o In Concord, out of the 35 attendees for the land leasing workshop, we know for sure that there were 5 landowners who received the mailing who attended. Other people came to the meeting because they had heard about it from friends, through e-mails, or saw the flyer or poster at Ag Day in Concord. Of those who came to the workshop, only two came forward who were interested in leasing their land. We are currently following up with those landowners to see if a match may materialize. We have plans to repeat the mailing and informational workshop on an annual basis to continue to attract new prospective landowners.
o In Topsfield, out of the 25 attendees to the workshop, there were only two that came because they had received a letter. Others had heard about the workshop through the newspaper, an e-mail from us or Essex County Greenbelt, or because they have friends in the agricultural community. However, both those landowners who came to the meeting were interested in talking about making their land available. We are currently following up with them.
Objective 3. Increase the agricultural land base in each community by 10-50 acres. Status: we are not yet certain how this will develop until we work further with landowners who self-identify as willing to take the next step to lease their property to a new farmer.

Objective 4. Development of a field-tested tool-kit for community organizations wishing to undertake this work. Status: We have been compiling stories and results of the project to develop this tool kit from the beginning and will be working on a draft this spring as the Hamden County Project and the Town of Lincoln are finishing up.

Objective 5. Develop an Enterprise Planning Guide for producers using a small parcel approach. Status: A draft of this guide has been written after interviewing a handful of different farmers from MA and around the country who use multiple small parcels for commercial growing. Final case studies are being written so that we can finalize this guide this spring.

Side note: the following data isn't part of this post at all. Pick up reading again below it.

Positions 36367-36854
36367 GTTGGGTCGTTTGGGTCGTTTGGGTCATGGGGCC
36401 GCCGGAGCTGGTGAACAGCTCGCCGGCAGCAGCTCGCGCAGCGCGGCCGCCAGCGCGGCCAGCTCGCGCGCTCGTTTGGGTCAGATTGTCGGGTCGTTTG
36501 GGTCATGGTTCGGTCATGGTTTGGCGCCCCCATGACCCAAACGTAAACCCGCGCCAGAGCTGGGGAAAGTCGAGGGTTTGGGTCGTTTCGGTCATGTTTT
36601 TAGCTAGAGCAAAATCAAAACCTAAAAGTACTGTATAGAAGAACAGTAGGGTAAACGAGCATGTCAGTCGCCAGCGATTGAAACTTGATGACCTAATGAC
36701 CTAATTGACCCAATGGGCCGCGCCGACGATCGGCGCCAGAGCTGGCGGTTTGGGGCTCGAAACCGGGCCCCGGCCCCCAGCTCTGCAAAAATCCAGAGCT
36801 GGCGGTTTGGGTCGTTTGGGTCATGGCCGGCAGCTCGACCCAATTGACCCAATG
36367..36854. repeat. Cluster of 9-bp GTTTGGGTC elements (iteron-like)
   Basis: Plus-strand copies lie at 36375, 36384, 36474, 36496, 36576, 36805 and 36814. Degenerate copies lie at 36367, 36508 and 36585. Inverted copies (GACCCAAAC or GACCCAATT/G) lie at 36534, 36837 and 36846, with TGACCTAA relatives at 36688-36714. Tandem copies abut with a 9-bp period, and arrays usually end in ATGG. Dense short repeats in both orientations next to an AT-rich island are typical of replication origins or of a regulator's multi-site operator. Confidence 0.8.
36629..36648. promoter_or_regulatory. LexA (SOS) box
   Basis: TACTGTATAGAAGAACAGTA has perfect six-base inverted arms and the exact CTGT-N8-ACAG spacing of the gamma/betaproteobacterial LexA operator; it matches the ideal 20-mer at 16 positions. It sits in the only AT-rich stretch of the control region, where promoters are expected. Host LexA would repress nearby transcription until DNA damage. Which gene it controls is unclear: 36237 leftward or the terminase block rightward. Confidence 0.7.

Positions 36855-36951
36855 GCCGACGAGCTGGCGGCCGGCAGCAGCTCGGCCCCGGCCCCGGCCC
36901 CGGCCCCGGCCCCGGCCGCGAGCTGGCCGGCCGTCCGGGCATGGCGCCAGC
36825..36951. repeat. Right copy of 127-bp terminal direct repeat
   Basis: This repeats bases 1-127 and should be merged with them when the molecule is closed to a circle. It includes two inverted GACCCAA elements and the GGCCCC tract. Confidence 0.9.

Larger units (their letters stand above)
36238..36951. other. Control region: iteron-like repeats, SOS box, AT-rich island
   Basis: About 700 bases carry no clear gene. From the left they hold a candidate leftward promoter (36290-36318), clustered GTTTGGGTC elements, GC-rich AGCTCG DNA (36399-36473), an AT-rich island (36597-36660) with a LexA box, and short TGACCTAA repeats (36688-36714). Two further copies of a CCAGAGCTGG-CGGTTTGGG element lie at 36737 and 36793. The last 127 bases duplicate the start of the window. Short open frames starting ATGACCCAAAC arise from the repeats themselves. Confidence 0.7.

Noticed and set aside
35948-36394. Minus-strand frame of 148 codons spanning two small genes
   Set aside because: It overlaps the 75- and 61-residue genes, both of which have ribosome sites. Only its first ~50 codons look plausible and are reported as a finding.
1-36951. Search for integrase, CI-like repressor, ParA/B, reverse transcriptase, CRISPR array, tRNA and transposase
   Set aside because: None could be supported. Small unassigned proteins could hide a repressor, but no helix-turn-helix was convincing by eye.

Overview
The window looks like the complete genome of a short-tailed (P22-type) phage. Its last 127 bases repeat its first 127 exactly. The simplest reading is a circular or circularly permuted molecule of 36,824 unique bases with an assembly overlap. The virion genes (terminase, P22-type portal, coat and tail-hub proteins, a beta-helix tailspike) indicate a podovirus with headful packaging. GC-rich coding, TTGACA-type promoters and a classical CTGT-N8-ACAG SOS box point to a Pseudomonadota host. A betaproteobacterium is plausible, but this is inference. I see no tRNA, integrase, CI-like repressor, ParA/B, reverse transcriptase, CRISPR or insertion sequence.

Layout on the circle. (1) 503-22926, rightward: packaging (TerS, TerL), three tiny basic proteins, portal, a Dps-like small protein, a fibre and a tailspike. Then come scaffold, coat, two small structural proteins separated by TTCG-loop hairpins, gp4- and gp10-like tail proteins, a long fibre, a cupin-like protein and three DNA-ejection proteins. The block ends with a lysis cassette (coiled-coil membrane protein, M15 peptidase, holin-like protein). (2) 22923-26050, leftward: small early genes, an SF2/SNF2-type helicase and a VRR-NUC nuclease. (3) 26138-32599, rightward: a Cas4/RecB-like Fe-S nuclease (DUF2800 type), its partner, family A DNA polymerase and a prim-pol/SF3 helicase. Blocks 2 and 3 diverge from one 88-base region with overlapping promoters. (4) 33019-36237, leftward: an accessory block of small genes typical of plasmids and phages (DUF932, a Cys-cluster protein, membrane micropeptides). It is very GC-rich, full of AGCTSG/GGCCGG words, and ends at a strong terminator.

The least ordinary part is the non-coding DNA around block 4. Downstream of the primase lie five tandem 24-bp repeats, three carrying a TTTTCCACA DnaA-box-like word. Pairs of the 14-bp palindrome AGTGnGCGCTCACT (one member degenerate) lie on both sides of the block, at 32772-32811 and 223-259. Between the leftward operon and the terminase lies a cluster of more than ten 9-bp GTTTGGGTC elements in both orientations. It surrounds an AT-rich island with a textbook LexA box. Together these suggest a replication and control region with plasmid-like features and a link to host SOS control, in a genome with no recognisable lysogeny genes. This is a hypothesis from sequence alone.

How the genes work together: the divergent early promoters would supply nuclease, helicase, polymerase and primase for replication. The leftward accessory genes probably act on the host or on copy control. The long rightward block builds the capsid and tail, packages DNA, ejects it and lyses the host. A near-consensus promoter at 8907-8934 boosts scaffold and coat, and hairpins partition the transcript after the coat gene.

Feb 2012: We presented information at two regional agricultural commission meetings, one in Franklin County and one in Berkshire County. We presented the information about our pilot project (land outreach) in Groton and let other agricultural commissions know that we are looking for more pilot communities. We found that at the meeting, many agricultural commissions seemed interested to work with us because of the map of agricultural land/parcels that they would receive through participation in the project.
March 2012: We presented information at the Massachusetts Association of Land Conservation Trusts annual meeting with two other presenters, Kathy Ruhf and Pete Westover. Kathy talked about different types of lease agreements, Pete showed examples of agricultural enterprises on conservation land, and Becca Weaver (SARE project PI) presented the project with Groton to map agricultural lands and match farmers to under-utilized agricultural land. At that session were the chairs of the Concord Agricultural Committee and the Lincoln Agricultural Commission. They both came forward after the presentation inviting New Entry to work with their communities.